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An escort—A Turkish. dinner-party—Brigands—Our sportsman —A chief of the League—Objects of the rebels—Aehmet Agha—A meeting of the League—The Boulem-Bashi of Klementi—An Arnaut chieftain.

The next day (Saturday, November 1st), after our black coffee, and the usual bustle attending the packing of our animals, we shouldered our rifles, and made a start. Our landlord insisted on our pouring down numerous glasses of raki in his house, and, according to the general custom over here, accompanied us to about half a mile or more from the town, when a halt was called. Then he produced a glass, and a large bottle of mastic, which had to be finished by us ere bidding a final adieu. We all highly approved of this good old custom.

It began to rain soon after we commenced our march, and the plain assumed very quickly that lake-like appearance which we had observed the last time we crossed it.

On arriving at the khan where we had slept

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on our march to Podgoritza, we found in front of it a large encampment of Turkish soldiers. We entered the house to get some coffee, and were then pounced upon by some of the officers, who wished to see our passports, and learn who we were, and whither we were bound. They insisted on sending an escort of four men with us as far as Helm, for, as they told us, we were breaking through all the regulations laid down by the government for the security of travellers in journeying thus without zaptiehs. That travellers should be thus escorted we knew to be the rule throughout Turkey, but we evaded it whenever we could. In Albania such an escort is worse than useless. In the first place, the zaptiehs will not venture to go with you into the mountains, where the Arnauts would probably attack them for the sake of their arms; and on the other hand, their company is sure to make you very unpopular in every village you go through, for these defenders of the peace consider they have a legal right to requisition provisions, and all they want, without paying for them.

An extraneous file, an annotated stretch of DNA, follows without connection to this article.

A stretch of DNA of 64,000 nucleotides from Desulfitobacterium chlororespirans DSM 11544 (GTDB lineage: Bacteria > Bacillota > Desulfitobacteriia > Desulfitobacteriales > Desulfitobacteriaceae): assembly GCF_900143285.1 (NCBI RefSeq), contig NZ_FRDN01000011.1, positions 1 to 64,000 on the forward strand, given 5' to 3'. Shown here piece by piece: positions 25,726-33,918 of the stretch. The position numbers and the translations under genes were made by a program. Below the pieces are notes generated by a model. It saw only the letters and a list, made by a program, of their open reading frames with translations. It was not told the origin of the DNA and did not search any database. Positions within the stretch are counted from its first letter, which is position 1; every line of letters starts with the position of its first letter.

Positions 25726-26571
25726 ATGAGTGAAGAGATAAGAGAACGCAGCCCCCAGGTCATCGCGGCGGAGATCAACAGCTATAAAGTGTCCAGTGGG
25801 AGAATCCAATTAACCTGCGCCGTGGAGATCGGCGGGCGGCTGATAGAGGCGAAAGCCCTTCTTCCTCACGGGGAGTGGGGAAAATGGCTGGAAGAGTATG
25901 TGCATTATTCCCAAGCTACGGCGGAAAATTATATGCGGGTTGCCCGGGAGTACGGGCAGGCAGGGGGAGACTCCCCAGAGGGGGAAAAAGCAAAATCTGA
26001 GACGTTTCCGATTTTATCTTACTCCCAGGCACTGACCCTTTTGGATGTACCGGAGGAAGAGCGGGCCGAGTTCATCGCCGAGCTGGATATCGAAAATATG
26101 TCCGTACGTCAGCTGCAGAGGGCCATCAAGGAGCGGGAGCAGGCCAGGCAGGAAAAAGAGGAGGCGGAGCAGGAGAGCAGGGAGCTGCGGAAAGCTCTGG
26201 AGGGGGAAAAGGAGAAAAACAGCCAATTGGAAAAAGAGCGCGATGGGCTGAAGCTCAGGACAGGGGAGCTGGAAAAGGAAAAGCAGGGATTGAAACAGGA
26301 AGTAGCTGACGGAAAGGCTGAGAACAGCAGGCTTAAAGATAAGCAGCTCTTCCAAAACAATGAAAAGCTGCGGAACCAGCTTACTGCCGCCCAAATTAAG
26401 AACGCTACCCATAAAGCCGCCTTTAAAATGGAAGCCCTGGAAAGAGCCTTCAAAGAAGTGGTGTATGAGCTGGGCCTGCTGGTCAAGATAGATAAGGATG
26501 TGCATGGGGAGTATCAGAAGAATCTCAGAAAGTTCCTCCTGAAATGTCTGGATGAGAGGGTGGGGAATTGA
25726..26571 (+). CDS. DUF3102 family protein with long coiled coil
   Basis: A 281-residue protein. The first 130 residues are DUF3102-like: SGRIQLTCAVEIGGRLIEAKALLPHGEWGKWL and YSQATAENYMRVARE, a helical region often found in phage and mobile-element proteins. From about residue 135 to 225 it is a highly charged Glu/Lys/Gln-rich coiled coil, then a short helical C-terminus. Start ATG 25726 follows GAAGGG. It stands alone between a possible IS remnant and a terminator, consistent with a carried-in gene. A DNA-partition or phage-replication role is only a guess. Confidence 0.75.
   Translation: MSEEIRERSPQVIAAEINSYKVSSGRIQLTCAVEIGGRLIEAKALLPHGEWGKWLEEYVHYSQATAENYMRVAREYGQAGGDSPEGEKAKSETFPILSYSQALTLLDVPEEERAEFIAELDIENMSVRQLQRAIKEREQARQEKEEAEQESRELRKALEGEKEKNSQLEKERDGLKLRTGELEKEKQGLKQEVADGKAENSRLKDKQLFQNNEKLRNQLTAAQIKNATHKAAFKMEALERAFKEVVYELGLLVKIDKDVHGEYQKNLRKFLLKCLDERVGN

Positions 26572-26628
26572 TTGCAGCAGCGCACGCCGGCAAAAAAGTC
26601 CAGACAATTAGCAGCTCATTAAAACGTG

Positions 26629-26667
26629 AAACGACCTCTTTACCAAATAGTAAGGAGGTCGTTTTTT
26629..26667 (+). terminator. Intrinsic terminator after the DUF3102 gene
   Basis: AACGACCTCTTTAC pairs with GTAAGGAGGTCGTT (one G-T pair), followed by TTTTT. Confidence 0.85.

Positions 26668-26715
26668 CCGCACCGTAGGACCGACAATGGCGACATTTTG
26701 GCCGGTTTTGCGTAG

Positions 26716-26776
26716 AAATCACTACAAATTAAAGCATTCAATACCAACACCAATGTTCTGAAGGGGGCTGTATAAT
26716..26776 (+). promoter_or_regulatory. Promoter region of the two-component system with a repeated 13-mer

On reaching Helm we found that the provision boat had left, thus we were obliged to pass the night here. Robinson proposed that we should pitch our tent. While we were discussing the point a Turkish officer came up, and spoke to us in French. He pointed out a dismal stone house by the lake side, and told us that the commandant of the troops stationed here resided in it, and would be very glad if we would accept his hospitality for the night. We were all delighted, with the exception of Robinson, who sighed deeply— his beloved tent was not to be pitched after all.

We were shown into a rough, unfurnished room, and dinner was soon announced. We dined with the commandant and the Frenchspeaking officer, Marco and a negro soldier waiting on us. It was a regular Turkish dinner—no chairs, no knives and forks. We had to squat down in Eastern fashion, and eat the savoury pilaf with our fingers. After dinner we entered into a lengthy conversation with the commandant, the other officer acting as interpreter. He hated Albania, and the Albanians. "Why," he said, "these dogs of Arnauts should be smoked out of their fastnesses. My soldiers dare not leave the camp; if a few of them stray a mile or two away, 'ping, ping,' a dozen bullets hiss about their ears. The beasts murder them for their rifles. We might as well be in an enemy's country at once. I advise you to be cautious in travelling among these mountains. It is really very unsafe."